Reading Is FUNdamental

Book’em merged with Reading Is Fundamental, the oldest literacy group in the Nashville area, in 2006. Today, Book’em administers the RIF program in ten Title I Metro elementary schools and hopes to grow to serve more in the coming year.

Each classroom is visited by a volunteer reader five-eight times during the school year. The reader engages the students through interactive reading. At the end of each visit, students each pick their own book to read and enjoy at home.  Locally, RIF serves around 2,500 children a year through a network of more than 140 volunteers, distributing about 12,000 books a year. We have distributed more than 250,000 books since our inception and have served more than 43,000 Nashville children.


Books for Nashville Kids

Through its Books for Nashville Kids book distribution program, Book’em provides a service that no other Nashville nonprofit offers — getting thousands of books to nonprofits that serve underprivileged Nashville children. Book’em provides books to Habitat for Humanity, Second Harvest, Metro Nashville Schools, Lentz Dental Clinic, St. Luke’s Community House, Fannie Battle and many more organizations. Each year, more than 30,000 books are distributed through Books for Nashville Kids.


Ready for Reading

Our Ready for Reading program places reading volunteers in local preschools and elementary schools (pre-K). These reading volunteers act as reading role models. Our reading volunteers read on a weekly or bi-weekly basis one-on-one, to small groups of children or to an entire classroom. The weekly schedule allows the children to get to know the volunteers well and anticipate their visits with much excitement. Story time training is provided to aid the volunteers in being effective with the children. Volunteers often bring children books to enjoy at home.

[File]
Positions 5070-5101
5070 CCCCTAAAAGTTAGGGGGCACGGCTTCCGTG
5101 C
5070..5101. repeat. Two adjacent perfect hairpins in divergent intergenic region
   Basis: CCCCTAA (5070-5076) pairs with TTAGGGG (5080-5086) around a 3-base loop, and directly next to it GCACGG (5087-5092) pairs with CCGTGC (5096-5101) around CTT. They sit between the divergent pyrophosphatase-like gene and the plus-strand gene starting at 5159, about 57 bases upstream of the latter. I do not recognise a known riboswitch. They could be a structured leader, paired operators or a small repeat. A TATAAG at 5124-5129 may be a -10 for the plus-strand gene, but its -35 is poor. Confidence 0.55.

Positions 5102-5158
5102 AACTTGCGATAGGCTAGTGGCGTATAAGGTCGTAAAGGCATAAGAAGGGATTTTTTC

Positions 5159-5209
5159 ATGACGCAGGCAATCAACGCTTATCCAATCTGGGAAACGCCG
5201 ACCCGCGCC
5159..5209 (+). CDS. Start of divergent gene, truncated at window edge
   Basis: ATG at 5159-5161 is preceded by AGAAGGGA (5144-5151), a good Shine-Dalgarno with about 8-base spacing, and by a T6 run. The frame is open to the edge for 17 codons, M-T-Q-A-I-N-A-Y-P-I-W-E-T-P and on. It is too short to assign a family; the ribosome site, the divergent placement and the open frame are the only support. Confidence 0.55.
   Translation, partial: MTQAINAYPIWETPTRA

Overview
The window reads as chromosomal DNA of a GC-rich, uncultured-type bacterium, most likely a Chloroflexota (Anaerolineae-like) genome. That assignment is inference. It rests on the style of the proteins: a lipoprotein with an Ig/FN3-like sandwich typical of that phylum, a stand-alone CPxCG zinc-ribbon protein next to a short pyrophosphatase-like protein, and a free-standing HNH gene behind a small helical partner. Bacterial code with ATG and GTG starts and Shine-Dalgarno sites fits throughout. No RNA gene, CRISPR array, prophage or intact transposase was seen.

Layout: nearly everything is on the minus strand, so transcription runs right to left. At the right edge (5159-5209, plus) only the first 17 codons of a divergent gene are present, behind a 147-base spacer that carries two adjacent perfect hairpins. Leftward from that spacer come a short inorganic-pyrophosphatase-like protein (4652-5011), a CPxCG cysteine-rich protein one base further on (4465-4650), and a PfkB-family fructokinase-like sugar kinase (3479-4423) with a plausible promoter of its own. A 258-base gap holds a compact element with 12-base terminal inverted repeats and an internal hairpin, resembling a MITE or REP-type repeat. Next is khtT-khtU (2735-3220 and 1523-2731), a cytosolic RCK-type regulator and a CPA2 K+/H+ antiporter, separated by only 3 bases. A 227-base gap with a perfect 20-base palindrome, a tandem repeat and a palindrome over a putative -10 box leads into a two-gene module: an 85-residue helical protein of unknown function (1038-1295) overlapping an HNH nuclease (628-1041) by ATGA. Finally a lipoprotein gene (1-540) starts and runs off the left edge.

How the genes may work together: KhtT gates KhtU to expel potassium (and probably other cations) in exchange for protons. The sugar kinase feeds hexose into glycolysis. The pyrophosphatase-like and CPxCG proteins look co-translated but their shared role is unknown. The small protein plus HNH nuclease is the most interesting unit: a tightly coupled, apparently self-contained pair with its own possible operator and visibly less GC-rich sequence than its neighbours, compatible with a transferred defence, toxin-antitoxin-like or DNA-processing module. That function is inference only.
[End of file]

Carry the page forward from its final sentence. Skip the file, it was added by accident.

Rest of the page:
Read Me Day

Each year Book’em sponsors Read Me Day, a special celebration of reading in one of the RIF schools it serves, to raise awareness of the importance of providing literary services to Nashville children.  Read Me Day was started in 1986 by Frankie DeWees, a teacher at East Hickman Elementary School in Lyles, Tenn. The purpose of the event was to celebrate the importance of reading. The event was called “Read Me Day” because students, teachers and visiting readers were invited to wear a shirt, cap, or pin with a message on it so the children could “read the reader.” Book’em has celebrated Read Me Day since 1990.